I am blessed in being surrounded by people who love me.  Who hold me when I cry, who bolster me when I struggle.  Who check in because I am on their mind and in their heart. I am blessed to love many of those who surround me.  And lately, I’ve begun to fall in love with myself.

I know I am not perfect.  I never will be.  And that’s okay.  In God’s eyes I am created in perfection and that’s more than good enough for me.

There is a South African word, Ubuntu, that means “I am because you are”.  In other words, I can’t be who I am without you.  It doesn’t mean that everyone has to agree and think the same.  It means we have the right and even the responsibility to disagree and hold one another accountable for our words and actions.  It means we are all in this life together.  It’s a way of living, an understanding, that is both powerful and profound.

If we embrace Ubuntu, perhaps we, together, can change this cruel world in which we live?

As always, I live in love and in hope.

It’s the last day of 2016.  Today was a whirlwind of activity including a funeral for a 91 year old lady.  The cemetery was freezing cold, the wind was bitter and yet it was only -2C.

What I said struck a chord with many who were present and I received many positive comments about the comfort my words brought.  I was asked what my plans were for tonight and I replied I was going to clean my house, fill my car with gas, have a hot bath and go to bed early.

I don’t make a big deal about New Year’s Eve.  It’s never been a big part of my life.  As a child my parents would wish me Happy Near Year at 7:00 pm, which was midnight in England.  Then they would go out and enjoy either a house party or a dance somewhere.  As my brother and I grew up, it was us who would call our parents at 7:00 pm to wish them Happy New Year as we headed out to whatever activity was offered.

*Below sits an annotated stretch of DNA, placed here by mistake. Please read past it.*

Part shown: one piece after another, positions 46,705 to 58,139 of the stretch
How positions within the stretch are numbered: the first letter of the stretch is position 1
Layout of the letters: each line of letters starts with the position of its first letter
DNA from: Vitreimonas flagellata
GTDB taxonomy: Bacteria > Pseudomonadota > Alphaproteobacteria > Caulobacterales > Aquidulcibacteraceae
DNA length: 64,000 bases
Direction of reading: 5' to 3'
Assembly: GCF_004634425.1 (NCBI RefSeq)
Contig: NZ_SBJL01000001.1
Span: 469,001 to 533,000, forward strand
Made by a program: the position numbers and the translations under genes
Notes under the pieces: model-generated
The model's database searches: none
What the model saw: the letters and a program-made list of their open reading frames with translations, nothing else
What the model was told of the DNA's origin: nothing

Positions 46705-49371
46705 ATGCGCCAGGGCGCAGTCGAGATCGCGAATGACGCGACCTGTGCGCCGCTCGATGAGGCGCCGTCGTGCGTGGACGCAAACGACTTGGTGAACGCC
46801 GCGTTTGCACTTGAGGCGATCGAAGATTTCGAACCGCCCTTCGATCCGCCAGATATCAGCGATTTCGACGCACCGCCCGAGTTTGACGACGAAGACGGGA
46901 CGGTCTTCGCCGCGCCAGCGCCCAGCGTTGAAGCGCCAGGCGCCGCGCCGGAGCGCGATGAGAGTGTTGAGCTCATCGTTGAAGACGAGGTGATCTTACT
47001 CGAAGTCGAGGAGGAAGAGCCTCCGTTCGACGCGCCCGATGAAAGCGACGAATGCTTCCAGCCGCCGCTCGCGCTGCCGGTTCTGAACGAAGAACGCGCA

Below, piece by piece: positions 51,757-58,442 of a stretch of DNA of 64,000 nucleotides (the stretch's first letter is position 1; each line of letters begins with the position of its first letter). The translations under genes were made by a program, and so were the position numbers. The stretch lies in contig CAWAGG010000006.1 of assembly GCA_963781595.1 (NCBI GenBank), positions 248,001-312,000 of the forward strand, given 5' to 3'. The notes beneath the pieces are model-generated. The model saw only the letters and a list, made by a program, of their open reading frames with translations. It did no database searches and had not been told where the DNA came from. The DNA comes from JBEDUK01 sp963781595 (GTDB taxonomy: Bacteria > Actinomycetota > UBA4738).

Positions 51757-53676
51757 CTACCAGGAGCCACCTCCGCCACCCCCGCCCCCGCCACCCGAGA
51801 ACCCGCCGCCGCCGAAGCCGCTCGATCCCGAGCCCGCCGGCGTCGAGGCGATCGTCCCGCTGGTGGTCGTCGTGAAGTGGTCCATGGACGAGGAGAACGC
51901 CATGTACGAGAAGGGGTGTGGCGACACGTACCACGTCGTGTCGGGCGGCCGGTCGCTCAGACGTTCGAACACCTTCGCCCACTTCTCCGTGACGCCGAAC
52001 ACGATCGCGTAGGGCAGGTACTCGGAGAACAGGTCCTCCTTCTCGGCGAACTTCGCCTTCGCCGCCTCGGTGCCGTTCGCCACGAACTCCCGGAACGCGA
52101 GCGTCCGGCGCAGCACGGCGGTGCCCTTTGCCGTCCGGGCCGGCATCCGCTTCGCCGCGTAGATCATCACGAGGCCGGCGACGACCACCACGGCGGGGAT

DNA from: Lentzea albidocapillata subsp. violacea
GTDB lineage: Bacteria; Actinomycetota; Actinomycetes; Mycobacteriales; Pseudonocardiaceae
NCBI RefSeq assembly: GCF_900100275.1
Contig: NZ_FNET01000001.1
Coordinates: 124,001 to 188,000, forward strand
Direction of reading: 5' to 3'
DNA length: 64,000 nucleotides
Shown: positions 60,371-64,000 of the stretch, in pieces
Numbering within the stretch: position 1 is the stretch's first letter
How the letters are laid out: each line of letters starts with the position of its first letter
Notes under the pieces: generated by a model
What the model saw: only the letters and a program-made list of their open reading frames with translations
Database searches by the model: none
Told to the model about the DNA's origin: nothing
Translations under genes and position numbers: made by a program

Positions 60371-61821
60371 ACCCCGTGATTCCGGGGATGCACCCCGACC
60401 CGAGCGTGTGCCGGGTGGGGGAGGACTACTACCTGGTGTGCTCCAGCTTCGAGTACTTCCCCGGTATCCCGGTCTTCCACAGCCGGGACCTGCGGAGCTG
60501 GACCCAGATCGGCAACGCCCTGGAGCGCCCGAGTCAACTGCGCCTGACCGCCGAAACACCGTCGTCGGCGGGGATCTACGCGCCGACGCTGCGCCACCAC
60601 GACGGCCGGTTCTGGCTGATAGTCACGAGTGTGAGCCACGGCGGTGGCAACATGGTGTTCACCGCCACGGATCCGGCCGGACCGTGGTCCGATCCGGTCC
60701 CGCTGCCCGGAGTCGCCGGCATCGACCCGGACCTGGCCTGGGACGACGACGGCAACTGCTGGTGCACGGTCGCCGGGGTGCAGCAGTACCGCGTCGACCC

I’m not a great fan of house parties.  Mostly because I’m not a great fan of small talk.  I don’t make resolutions.  I don’t expect the drop of a big silvery ball or a special kiss at midnight to change my life.  I’m too much of a skeptic for that.

And yet I find myself drawn into the frenetic activity of Top Ten lists and favourite memories.  I keep reading how 2016 has been a terrible year.  Many famous people died.  And so did many ordinary people…like the 91 year old I buried today.  There were atrocities in the world, and also great hope.  There was a Presidential election that was arguably one of the shadiest ever in history, and yet the Earth keeps spinning.

Tonight I filled my car with gas.  Yesterday I got groceries.  My house is clean.  My homily is almost finished for tomorrow.  My sugar bowl is full as is my milk jug.  There is money in my wallet, soon there will be food in my belly.  I live in a warm house with a freshly made bed.  I had a luxurious hot bath and soaked until my fingers turned to prunes.

When I moved West I made myself a promise that I would be the best Andrea I can be.  I fell deeply in love with someone I’ve been wanting to know for a long time.  Me.

I am kinder to myself.  I take better care of myself.  I medicate and feed and water and exercise and laugh and cry and love.  I can honestly say that I love myself.  There will never be this moment again in my life.  In 2017 I will turn 50.  And just as Canada is going to be celebrating it’s sesquicentennial for months, I will be celebrating my special year as well.

I will be kinder to myself.  I will laugh more.  I will go exploring.  I will not be afraid.  I will try new things.  I will write and sing and dance.  I will take risks and be successful.  I will take risks and be unsuccessful.  I will continue to fall deeper in love with myself.

I am spending New Year’s Eve alone this year.  I had a few invitations.  I turned them all down.  Yes, there is someone I would like to kiss at midnight, but we cannot be together tonight.  And frankly, I’ll be fast asleep by then. 🙂

2016 was a good year for me.  2017 will also be a good year for me.  I anticipate many adventures and many more shenanigans.  I will be happy with who I am right now.  As opposed to who I’d be 50 lbs lighter, or longer hair, or healthier, or happier.  I’m pretty damn good as I am now.